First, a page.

I have a multi-state risk. How do I
First, determine the home
state of the insured. "Home State" is defined in the
Illinois surplus line law and the
federal Nonadmitted and Reinsurance
Reform Act (NRRA). You can find a helpful flowchart
have determined the home state of the insured, the surplus
line policy is filed with (and taxes paid to) that state
regardless of whether it is a single-state or multi-state
states (Florida, Louisiana, Utah, Wyoming, South Dakota &
Puerto Rico) are members of an interstate compact called
NIMA. When a policy covers risks in multiple states
and the insured's home state is a NIMA participant, it is
filed with the NIMA clearinghouse. NIMA filings must
include allocation data as prescribed by the clearinghouse.
This allocation data is not required by most other states.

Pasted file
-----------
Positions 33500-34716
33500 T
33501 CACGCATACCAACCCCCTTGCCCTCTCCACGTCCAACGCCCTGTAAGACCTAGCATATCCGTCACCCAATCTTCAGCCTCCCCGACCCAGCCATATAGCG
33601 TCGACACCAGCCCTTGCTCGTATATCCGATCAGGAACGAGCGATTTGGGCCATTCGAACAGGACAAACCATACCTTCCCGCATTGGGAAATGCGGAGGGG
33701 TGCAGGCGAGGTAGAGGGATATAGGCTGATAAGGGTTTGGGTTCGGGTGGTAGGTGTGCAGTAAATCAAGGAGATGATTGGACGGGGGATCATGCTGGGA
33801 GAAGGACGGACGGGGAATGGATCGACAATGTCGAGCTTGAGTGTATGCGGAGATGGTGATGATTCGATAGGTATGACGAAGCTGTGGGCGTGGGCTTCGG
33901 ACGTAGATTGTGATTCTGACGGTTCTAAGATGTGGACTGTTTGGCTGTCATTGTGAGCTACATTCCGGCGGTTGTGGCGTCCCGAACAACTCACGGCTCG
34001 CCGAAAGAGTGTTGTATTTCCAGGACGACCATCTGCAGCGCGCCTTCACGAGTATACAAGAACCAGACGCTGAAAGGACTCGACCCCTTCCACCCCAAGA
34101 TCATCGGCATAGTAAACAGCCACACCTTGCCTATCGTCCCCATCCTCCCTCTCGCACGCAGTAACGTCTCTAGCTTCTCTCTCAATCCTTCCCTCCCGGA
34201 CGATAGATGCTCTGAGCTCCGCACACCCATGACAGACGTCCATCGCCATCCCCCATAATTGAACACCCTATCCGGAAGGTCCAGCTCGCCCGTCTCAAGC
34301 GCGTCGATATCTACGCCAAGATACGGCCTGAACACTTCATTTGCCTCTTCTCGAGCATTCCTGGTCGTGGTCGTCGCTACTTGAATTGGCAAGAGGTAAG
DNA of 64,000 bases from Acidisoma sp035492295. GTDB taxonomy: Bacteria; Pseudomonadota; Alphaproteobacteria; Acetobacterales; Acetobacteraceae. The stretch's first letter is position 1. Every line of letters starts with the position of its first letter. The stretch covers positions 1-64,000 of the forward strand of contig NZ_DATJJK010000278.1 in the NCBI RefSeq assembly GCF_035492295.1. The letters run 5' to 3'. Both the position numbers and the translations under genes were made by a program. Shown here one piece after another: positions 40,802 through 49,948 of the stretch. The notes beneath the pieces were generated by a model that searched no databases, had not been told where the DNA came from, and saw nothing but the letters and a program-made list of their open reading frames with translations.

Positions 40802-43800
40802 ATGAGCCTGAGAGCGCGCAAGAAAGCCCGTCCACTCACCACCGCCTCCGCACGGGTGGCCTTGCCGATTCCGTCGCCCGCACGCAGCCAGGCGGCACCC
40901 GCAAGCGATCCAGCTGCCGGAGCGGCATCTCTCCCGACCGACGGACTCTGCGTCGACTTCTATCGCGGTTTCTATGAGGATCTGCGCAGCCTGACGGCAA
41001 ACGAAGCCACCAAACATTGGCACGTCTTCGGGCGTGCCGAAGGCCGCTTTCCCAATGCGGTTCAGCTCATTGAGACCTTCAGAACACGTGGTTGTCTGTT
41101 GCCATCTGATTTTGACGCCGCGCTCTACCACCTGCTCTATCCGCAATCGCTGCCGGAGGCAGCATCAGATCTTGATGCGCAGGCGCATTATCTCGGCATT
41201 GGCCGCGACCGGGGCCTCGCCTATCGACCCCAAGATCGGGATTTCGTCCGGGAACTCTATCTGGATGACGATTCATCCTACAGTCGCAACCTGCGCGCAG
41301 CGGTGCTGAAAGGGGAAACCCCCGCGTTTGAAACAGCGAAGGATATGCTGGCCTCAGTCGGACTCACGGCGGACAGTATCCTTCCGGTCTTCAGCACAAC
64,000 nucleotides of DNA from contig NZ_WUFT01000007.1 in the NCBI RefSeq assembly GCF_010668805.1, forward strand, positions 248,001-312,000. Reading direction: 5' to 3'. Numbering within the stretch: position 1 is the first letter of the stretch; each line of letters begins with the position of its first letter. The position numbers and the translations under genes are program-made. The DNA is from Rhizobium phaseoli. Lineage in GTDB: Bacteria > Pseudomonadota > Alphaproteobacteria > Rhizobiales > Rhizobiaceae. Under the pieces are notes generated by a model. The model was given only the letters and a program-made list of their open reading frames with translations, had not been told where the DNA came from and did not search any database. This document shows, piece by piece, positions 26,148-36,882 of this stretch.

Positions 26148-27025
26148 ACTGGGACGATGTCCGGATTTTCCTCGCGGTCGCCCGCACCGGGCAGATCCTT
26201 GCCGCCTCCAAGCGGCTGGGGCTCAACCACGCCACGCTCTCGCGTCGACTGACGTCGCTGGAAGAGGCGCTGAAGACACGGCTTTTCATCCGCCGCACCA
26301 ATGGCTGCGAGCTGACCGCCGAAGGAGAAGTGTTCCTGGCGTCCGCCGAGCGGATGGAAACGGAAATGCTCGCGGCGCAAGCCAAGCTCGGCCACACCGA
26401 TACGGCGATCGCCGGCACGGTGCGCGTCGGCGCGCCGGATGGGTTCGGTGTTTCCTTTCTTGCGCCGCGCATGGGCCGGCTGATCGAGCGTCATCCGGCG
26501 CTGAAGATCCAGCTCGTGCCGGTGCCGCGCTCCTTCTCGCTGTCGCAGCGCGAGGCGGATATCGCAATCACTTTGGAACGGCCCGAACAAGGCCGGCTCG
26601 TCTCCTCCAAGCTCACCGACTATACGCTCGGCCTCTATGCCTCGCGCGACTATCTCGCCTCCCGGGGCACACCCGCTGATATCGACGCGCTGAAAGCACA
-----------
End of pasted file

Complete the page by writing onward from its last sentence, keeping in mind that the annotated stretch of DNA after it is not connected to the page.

policies covering risks in multiple states, remember to
follow the rules prescribed by the home state of the insured
as that term is defined in the law.
The materials and information contained herein are only synopses of laws,
regulations and other information and do not constitute legal advice. It is
recommended that you consult your legal advisers regarding application of
state and federal laws and regulations to any particular situation. The
Surplus Line Association does not undertake and hereby disclaims any
obligation to advise you of any change to laws and
regulations or the procedures of the Surplus Line Association.